Thatching is a different but efficient concept for roofing a house. Houses with thatched roofs have a Roof that is built using dry vegetation, such as straw, sedge, heather, water reed, palm fronds and/or rushes and with that, each side of the house has a roof that slants downwards towards the outer edge. Thatched Roofs have a dual function where it allows water to flow off the outer roof, keeping the inner roof dry (and thus preventing rotting and molding of the wood), but at the same time, it acts as an insulator, keeping the warm air inside during the winter and outside during the summer months. Houses with thatches roofs can be found in Areas with tropical climates, but also those with a continental climate, such as the northern parts Germany, Belgium, the Netherlands, France and Great Britain.
While architects find creative ways to building houses with thatched roofs, it is also no surprise that one can find covered bridges with thatched roofs. One just has to stumble across something like this one, located just south of St. Peter-Ording in the German state of Schleswig-Holstein.
Located on a trail that separates the clinic and the Westküsten Park and Robbarium, this bridge Looks like a typical small crossing that spans a canal that transfers water from the North Sea to the fields to prevent flooding during high tides and severe storms but also to provide water to the farm lands nearby. The bridge is only seven to eight meters long, but the width is about 40 centimeters wider, especially if you count the overhead portion. In bridge terminology, the bridge is a through truss using the Kingpost design. The entire structure is made of wood.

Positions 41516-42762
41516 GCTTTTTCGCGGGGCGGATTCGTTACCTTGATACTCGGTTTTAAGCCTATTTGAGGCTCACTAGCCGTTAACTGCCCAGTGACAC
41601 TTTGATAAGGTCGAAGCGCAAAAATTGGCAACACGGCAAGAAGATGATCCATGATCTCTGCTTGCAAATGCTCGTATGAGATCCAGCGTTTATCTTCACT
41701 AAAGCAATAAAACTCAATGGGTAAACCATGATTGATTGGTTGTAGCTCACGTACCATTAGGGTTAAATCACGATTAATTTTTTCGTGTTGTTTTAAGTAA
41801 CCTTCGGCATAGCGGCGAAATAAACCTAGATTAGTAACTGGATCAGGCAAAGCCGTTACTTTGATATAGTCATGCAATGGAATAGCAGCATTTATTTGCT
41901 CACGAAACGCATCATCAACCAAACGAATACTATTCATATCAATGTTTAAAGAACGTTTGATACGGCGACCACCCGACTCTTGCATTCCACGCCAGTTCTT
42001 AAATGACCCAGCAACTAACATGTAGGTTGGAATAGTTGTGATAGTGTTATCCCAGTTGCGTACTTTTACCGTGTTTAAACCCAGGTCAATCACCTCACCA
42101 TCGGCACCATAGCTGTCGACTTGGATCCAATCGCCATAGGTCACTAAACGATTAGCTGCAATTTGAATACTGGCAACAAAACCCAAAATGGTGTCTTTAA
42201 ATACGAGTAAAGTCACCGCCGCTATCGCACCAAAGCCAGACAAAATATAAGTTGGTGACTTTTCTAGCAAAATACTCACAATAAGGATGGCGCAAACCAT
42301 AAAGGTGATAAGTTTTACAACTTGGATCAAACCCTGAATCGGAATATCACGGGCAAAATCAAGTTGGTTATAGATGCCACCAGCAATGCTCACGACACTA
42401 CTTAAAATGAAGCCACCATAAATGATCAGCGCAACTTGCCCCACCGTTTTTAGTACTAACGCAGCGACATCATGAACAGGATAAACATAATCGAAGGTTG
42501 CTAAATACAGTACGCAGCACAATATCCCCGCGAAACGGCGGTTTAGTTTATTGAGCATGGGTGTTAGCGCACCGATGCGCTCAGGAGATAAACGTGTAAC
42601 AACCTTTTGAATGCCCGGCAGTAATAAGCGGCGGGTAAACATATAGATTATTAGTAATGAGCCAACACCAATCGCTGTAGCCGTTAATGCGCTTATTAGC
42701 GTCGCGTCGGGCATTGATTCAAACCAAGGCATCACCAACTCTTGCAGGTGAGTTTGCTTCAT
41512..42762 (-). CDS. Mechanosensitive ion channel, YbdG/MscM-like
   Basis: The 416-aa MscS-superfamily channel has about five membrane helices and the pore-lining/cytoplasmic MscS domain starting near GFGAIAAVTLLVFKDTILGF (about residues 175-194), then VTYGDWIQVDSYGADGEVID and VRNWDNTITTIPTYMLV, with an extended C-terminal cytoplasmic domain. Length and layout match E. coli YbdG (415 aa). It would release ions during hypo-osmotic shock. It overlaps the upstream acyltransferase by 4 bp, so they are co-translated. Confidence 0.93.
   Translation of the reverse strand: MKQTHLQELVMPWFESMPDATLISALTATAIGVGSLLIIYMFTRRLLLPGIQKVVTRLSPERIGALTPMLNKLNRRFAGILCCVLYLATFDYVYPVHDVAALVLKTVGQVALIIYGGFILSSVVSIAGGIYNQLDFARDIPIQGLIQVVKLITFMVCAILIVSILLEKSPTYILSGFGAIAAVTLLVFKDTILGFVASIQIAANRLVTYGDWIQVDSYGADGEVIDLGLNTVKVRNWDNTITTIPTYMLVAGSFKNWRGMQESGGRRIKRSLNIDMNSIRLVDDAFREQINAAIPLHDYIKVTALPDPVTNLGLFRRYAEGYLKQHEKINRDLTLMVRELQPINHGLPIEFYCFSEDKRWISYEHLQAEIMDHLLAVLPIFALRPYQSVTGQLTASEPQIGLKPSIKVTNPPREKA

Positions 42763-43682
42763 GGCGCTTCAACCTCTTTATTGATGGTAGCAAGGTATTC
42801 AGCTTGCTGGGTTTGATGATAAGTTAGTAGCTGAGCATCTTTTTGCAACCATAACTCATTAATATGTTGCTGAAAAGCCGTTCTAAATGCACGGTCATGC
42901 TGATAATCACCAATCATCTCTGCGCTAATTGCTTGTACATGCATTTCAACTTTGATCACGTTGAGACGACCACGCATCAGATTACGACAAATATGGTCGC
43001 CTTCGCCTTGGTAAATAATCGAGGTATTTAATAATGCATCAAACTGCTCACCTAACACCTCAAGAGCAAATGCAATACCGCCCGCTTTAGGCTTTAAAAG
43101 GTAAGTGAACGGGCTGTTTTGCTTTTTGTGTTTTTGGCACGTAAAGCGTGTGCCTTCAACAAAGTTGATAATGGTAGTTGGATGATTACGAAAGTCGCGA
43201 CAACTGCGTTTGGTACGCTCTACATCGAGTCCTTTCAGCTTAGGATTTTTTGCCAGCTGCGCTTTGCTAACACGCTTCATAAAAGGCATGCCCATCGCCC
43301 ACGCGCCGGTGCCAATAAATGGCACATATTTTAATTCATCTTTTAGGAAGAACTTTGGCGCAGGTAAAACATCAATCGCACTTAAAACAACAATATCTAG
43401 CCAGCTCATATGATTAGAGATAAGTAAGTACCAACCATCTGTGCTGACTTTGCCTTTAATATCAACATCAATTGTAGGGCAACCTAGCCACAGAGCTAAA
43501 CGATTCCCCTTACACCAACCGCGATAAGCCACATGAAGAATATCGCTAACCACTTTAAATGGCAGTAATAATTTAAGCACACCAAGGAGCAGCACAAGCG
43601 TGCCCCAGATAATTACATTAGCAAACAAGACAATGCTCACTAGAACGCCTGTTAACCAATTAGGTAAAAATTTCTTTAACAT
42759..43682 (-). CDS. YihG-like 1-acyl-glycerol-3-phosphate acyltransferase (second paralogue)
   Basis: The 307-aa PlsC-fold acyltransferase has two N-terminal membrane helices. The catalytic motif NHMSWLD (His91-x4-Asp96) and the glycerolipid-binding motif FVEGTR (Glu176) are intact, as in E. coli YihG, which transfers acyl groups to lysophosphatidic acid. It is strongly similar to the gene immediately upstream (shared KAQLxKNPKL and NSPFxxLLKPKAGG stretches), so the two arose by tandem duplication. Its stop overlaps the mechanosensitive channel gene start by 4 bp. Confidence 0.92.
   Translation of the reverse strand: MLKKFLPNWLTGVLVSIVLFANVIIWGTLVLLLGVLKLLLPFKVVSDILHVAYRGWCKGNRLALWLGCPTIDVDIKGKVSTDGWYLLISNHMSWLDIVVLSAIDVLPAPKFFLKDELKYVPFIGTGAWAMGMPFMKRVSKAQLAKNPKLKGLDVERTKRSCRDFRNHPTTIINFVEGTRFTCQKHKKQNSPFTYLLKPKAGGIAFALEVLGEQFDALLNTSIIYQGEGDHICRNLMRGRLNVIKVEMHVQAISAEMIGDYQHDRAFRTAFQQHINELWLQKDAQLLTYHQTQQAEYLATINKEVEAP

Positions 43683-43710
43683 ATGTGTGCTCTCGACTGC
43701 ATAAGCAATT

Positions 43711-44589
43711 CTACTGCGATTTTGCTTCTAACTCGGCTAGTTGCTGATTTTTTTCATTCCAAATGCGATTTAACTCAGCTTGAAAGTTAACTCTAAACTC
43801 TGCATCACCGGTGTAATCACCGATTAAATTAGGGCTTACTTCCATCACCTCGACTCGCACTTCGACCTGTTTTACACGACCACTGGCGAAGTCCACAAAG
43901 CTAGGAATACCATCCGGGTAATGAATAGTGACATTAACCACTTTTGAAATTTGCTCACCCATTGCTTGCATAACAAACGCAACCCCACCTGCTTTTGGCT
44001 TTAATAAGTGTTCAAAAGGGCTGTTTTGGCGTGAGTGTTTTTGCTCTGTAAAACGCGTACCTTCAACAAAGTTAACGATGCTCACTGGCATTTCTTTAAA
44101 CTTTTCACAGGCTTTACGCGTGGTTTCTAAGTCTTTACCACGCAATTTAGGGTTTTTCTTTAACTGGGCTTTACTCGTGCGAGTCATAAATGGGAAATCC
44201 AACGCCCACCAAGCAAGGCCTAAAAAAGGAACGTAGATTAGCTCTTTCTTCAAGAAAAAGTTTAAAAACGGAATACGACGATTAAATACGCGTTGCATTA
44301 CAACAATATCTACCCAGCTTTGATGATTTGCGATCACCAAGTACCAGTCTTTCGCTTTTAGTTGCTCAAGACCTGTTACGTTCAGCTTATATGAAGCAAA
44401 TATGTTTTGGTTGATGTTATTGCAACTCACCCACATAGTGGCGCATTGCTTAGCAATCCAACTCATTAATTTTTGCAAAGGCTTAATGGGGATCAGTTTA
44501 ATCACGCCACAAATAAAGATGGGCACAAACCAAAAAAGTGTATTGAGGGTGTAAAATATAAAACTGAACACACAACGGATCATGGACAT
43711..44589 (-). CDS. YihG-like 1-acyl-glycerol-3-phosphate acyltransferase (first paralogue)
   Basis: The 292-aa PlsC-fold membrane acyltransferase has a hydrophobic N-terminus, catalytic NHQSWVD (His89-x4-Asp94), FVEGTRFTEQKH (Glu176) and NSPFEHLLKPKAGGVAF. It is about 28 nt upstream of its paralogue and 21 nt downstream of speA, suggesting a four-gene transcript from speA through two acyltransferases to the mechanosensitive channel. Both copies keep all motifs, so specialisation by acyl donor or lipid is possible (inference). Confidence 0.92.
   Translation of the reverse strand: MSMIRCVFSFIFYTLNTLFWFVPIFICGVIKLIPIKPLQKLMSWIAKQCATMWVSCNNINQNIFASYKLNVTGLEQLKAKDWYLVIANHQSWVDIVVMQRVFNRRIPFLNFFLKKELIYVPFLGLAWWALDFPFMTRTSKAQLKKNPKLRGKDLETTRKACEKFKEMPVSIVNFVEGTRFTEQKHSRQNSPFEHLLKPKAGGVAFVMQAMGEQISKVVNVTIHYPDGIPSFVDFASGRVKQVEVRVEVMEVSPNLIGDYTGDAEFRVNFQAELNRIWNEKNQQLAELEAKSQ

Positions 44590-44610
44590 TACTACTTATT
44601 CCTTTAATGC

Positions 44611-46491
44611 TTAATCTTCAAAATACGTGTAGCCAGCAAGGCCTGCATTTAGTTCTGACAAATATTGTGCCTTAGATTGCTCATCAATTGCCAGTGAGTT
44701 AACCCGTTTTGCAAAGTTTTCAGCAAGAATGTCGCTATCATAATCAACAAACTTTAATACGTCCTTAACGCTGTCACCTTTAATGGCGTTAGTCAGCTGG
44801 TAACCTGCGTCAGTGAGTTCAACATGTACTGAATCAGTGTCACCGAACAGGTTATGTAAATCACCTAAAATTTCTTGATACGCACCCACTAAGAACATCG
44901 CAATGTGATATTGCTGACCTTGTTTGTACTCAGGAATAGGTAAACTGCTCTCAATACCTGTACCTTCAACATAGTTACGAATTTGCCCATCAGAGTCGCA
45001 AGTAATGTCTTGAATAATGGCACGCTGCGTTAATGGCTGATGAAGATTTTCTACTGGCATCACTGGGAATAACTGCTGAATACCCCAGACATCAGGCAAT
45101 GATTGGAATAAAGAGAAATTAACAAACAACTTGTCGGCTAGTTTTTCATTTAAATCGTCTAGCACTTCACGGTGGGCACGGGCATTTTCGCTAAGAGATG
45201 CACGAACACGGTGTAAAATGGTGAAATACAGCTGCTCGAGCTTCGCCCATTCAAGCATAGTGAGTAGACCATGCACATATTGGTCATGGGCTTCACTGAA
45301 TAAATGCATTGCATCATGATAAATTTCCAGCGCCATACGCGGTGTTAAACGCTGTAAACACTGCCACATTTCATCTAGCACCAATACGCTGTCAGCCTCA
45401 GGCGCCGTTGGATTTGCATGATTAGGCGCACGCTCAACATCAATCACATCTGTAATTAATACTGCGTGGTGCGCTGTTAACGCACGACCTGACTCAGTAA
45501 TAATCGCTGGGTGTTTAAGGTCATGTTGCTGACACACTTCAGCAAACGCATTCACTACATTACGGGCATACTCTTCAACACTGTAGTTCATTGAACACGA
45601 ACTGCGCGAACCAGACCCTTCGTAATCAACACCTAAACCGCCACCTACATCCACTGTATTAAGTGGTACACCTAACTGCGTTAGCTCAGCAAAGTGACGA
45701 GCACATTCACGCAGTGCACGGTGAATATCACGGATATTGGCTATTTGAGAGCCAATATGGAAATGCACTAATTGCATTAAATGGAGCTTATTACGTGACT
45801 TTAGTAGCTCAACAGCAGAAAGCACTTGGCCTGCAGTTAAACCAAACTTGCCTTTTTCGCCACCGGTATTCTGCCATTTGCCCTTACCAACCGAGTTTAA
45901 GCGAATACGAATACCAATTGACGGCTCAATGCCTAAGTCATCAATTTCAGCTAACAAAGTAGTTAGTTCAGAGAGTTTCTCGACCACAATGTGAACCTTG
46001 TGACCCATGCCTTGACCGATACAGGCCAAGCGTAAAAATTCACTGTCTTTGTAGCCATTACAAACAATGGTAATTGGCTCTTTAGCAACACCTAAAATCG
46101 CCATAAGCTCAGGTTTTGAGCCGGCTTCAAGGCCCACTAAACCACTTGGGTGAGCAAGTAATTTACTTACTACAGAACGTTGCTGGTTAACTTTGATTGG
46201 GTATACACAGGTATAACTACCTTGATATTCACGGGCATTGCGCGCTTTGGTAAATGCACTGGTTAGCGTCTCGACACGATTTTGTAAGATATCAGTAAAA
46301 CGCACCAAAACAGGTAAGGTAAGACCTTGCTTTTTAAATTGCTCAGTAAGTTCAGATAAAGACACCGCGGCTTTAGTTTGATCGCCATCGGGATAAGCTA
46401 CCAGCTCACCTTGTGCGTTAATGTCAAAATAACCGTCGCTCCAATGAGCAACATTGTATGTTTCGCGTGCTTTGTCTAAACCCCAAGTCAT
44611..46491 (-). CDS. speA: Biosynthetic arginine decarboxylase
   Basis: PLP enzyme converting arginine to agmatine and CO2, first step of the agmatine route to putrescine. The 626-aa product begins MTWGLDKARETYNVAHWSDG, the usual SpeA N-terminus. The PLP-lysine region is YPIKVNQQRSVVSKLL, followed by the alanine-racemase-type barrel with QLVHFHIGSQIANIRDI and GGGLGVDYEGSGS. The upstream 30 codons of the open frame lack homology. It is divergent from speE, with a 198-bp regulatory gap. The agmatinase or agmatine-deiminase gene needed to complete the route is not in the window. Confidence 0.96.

Yet looking at it further, it definitely has the thatched roof appearance, as two different layers are added to the roof to make it unusual. The top layer has either sedge or rush roofing, whereas the bottom layer has the typical reed roofing, one sees with houses in Schleswig-Holstein and neighboring Mecklenburg-Pommerania. This type of construction makes the bridge very unusual for a covered bridge, but it does lead to the question of whether this is the only bridge of ist kind in the region, Germany or even Europe, or if there are similar bridges of ist kind out there. and if so, where.
While the roof has the function of protecting the remaining elements from rotting or molding caused by moisture from rains, the structure itself is no older than 20 years old, for even though there is moss on some of the wooden beams, the bridge and its trusses look relatively new. Therefore, it is estimated that the bridge was built between 1995 and 2005, if not later. It is the question of who built it and why the engineer decided for this unique design.
If you know more about this bridge, please send the author an e-mail with some information about it. This will be useful for the upcoming book project on the bridges of Schleswig-Holstein. What is just as important (or even more) than this bridge is the following:
How many covered bridges have a thatched roof similar to this one? And where are they located?
A discussion Forum has been established on facebook, Twitter, LinkedIn and Instagram so that you can comment on this. Photos and info for the other bridges would be much appreciated. 🙂 A short history on thatching you can find here. It might give you some ideas on how to roof your home. 😉